Horse-and-Buggy Genius: Listening to Mennonites Contest the Modern World. Royden Loewen. University of Manitoba Press, 2016, 244 pages.
Between 2009 and 2012, Royden Loewen led a team researching various horse-and-buggy Mennonite groups, including some in Ontario. The book presents the worldview of Old Colony Mennonites in Latin America, and compares how various horse-and-buggy Mennonite groups cope with the pressures of the modern world.
Lord Willing? Wrestling with God’s Role in My Child’s Death. Jessica Kelley. Herald Press, 2016, 295 pages.
The author describes her anguish as she accompanied her young son through illness and death caused by a brain tumour. She also wrestles with the question of why God allows pain and suffering, finding comfort in the idea that God does not preordain it.
The Patient Ferment of the Early Church: The Improbable Rise of Christianity in the Roman Empire. Alan Kreider. Baker Academic, 2016, 336 pages.
Kreider describes the practices of early Christians in the centuries after Christ and explores how the church managed to grow in spite of persecution. He argues that it happened because of patience and dependence on God, a tradition that changed by the time of Augustine.
The Amish: A Concise Introduction. Steven M. Nolt. Johns Hopkins University Press, 2016, 142 pages.
Nolt gives an overview of Amish life and debunks some prevailing myths. He describes Amish ways of thinking about such things as family, community, schooling, technology, work and interaction with the broader world.
Breakaway Amish: Growing Up with the Bergholz Beard Cutters. Johnny Mast and Shawn Smucker. Herald Press, 2016, 173 pages.
Johnny Mast, grandson of the bishop, describes from an insider’s perspective, how the Amish community in Bergholz, Ohio, went rogue. Not in fellowship with other Amish, Sam Mullet manipulated his community to the point that some members were convicted of assault. (See also “An insider’s story of the Amish beard cutters.”)
Common Witness: A Story of Ministry Partnership between French and North American Mennonites, 1953-2003. David Yoder Neufeld. Institute of Mennonite Studies and Mennonite Mission Network, 2016, 178 pages.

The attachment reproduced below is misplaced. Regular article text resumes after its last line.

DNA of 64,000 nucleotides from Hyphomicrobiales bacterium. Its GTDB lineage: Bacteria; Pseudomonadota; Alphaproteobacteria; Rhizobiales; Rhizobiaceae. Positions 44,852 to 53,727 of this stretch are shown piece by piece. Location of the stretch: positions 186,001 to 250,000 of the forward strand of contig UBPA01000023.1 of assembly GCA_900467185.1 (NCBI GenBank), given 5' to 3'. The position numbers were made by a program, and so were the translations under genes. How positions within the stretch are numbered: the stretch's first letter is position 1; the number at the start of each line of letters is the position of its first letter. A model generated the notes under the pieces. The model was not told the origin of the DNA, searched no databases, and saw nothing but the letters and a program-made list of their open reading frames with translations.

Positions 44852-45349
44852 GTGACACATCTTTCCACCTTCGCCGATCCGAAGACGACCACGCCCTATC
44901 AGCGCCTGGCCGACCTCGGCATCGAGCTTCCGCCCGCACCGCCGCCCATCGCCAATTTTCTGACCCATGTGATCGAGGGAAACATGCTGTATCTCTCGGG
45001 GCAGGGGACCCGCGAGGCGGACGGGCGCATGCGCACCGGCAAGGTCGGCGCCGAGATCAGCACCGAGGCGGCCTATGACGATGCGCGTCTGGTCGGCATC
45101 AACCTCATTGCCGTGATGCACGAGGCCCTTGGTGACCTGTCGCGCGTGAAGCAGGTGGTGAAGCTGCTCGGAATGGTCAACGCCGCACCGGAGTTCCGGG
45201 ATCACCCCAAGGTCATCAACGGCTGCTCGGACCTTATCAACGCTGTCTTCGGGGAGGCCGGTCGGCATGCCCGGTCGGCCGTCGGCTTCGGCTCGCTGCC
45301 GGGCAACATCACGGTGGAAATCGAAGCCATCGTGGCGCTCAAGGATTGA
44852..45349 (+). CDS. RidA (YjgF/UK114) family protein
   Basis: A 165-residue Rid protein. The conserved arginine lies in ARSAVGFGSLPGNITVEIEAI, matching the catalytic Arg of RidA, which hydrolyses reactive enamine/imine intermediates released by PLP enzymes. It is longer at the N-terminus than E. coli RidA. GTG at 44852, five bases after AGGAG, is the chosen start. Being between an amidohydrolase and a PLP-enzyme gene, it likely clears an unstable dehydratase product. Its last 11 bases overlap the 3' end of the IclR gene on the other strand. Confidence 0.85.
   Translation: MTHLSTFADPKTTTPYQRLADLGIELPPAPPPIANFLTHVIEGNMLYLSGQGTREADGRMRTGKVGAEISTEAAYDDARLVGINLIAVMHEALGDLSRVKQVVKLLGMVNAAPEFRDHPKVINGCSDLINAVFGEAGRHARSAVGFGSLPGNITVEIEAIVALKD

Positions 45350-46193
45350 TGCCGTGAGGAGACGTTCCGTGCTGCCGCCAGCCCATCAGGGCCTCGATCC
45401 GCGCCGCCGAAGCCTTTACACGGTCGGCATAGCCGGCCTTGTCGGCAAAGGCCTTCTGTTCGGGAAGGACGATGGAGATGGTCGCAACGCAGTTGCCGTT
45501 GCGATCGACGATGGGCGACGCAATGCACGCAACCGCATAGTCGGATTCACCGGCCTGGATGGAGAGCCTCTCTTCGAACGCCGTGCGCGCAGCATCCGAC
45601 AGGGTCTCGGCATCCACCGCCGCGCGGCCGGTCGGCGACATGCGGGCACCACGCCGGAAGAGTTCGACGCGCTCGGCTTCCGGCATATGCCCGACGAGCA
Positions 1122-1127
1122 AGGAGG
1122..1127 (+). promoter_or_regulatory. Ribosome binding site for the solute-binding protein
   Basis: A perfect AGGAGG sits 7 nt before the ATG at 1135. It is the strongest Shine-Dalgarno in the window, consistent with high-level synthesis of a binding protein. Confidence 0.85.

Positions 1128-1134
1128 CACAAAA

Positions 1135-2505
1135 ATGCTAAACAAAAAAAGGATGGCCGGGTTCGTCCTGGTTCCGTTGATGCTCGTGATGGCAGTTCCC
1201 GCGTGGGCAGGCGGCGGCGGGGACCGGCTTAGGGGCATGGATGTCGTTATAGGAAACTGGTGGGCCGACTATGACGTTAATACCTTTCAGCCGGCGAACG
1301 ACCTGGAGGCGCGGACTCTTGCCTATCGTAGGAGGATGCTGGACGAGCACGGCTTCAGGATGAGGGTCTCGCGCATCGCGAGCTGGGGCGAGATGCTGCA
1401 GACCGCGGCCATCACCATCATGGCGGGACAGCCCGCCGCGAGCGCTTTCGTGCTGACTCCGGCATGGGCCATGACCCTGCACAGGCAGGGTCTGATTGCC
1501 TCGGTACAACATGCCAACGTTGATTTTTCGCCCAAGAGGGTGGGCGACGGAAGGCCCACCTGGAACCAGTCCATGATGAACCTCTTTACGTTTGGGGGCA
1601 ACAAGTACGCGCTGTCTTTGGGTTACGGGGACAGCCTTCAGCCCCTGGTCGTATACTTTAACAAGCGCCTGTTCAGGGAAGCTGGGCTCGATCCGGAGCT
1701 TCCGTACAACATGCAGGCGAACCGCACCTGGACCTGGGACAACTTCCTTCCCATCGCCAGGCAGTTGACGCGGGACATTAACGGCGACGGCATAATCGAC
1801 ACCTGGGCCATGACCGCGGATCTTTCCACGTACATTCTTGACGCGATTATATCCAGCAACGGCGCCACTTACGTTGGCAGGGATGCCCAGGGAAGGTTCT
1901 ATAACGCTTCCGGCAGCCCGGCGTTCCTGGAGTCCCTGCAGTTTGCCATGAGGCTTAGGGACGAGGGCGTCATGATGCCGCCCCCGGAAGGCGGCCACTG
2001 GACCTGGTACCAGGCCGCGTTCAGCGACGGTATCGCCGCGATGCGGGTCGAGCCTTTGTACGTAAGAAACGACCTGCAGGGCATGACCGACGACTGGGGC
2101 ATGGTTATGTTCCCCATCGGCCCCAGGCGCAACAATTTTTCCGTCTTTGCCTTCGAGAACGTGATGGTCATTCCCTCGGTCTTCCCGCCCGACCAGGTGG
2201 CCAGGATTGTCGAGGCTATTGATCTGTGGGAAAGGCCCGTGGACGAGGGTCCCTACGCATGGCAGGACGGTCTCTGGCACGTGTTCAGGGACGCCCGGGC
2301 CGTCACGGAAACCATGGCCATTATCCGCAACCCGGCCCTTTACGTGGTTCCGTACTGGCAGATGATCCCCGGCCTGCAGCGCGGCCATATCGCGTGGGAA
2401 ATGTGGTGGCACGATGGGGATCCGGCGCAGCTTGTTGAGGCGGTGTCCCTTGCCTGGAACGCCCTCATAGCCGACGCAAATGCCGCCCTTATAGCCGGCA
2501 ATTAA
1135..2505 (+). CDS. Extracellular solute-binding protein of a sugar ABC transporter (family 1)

After the Second World War, French and North American Mennonites worked together to plant churches and to work with people in need in post-war France. The writer is a PhD candidate at the University of Arizona.
In Pursuit of Faithfulness: Conviction, Conflict and Compromise in Indiana-Michigan Mennonite Conference. Rich Preheim. Herald Press, 2016, 419 pages.
Preheim describes the origins of the Indiana-Michigan Mennonite Conference that brought together Mennonites and Amish in the 19th century. In the 20th century, the church moved away from being isolationist, with constant struggles between traditionalists and progressives.
More Than One Thing is True: Agony and Ecstasy Below Cloud Nine. Urbane Peachey. Masthof Press, Pa., 2016, 193 pages.
In this memoir, Peachey reflects on his work with Mennonite Central Committee in the Middle East through the 1970s, considers the commonalities between Christianity and Islam, and ponders his experiences as a Mennonite pastor in Pennsylvania. It is available from the author at email@example.com.
Not Talking Union: An Oral History of North American Mennonites and Labour. Janis Thiessen. McGill-Queen’s University Press, 234 pages.
Thiessen conducted many oral interviews across North America to discover stories about Mennonites and labour. She goes into some depth in describing the attitudes of California Mennonites toward the organization of field workers in the 1960s and the Mennonites in Manitoba who tried to claim conscientious objection to unions in the 1970s.